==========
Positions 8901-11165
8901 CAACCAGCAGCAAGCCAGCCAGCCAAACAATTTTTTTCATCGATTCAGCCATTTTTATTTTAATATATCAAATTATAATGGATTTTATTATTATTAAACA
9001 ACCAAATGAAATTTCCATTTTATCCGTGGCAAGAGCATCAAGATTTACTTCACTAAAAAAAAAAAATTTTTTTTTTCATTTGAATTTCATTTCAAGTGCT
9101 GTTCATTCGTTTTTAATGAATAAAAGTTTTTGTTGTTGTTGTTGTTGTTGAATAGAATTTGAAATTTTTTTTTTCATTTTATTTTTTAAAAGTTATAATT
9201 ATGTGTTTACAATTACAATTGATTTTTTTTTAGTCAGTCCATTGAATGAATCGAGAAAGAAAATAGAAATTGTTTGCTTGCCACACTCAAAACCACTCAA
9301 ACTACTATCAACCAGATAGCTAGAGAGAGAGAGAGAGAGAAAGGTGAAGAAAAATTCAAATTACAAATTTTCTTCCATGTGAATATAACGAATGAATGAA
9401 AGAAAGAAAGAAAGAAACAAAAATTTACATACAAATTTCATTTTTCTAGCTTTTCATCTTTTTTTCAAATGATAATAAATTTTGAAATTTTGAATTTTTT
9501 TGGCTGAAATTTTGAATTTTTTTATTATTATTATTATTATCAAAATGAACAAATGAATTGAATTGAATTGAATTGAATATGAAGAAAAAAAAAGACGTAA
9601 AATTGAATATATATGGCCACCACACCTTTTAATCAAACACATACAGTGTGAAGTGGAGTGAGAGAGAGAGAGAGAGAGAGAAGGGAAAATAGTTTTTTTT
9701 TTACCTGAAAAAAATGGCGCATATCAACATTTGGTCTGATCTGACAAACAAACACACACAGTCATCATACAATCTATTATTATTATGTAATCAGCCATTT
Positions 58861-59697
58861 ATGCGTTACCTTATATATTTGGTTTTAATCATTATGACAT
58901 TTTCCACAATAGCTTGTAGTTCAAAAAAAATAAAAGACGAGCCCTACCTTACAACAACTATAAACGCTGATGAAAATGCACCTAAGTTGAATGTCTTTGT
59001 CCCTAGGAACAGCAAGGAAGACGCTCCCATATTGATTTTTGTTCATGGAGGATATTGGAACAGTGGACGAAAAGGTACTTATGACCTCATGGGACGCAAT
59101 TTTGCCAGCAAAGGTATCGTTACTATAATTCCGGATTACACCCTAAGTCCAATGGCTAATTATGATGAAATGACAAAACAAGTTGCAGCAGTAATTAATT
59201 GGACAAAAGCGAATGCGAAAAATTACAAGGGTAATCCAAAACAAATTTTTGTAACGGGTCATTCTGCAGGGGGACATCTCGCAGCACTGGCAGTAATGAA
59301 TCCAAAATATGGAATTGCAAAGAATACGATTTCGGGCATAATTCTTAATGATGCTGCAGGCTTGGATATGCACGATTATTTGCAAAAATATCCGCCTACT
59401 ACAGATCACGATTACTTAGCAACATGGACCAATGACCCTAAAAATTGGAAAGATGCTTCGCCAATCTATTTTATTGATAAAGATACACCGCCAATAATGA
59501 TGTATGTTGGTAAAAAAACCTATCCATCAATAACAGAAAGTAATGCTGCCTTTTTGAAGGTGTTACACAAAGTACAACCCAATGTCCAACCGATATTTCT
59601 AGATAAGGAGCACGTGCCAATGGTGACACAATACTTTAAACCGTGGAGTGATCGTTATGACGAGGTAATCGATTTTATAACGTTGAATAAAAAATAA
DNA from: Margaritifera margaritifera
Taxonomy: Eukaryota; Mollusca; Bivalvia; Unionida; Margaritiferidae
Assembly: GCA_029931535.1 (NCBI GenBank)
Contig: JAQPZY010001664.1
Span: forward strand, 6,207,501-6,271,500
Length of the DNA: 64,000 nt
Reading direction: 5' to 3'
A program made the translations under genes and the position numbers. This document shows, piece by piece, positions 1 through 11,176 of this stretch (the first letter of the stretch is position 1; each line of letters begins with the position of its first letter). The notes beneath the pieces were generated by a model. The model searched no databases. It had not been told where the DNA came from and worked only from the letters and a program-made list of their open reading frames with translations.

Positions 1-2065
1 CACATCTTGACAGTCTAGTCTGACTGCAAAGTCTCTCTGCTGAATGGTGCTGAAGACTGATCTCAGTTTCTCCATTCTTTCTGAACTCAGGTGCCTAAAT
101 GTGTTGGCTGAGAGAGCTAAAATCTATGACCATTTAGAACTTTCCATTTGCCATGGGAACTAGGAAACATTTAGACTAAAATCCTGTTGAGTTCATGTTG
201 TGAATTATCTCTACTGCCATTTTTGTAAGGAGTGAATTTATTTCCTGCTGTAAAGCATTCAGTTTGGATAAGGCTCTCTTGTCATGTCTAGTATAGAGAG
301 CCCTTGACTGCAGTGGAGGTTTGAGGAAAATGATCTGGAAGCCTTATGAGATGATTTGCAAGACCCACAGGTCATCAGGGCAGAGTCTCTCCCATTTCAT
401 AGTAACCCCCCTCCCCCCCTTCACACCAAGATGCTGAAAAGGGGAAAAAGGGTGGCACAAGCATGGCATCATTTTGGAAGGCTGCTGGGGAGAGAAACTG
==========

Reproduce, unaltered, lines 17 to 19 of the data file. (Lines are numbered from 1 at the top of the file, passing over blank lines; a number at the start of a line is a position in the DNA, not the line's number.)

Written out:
59301 TCCAAAATATGGAATTGCAAAGAATACGATTTCGGGCATAATTCTTAATGATGCTGCAGGCTTGGATATGCACGATTATTTGCAAAAATATCCGCCTACT
59401 ACAGATCACGATTACTTAGCAACATGGACCAATGACCCTAAAAATTGGAAAGATGCTTCGCCAATCTATTTTATTGATAAAGATACACCGCCAATAATGA
59501 TGTATGTTGGTAAAAAAACCTATCCATCAATAACAGAAAGTAATGCTGCCTTTTTGAAGGTGTTACACAAAGTACAACCCAATGTCCAACCGATATTTCT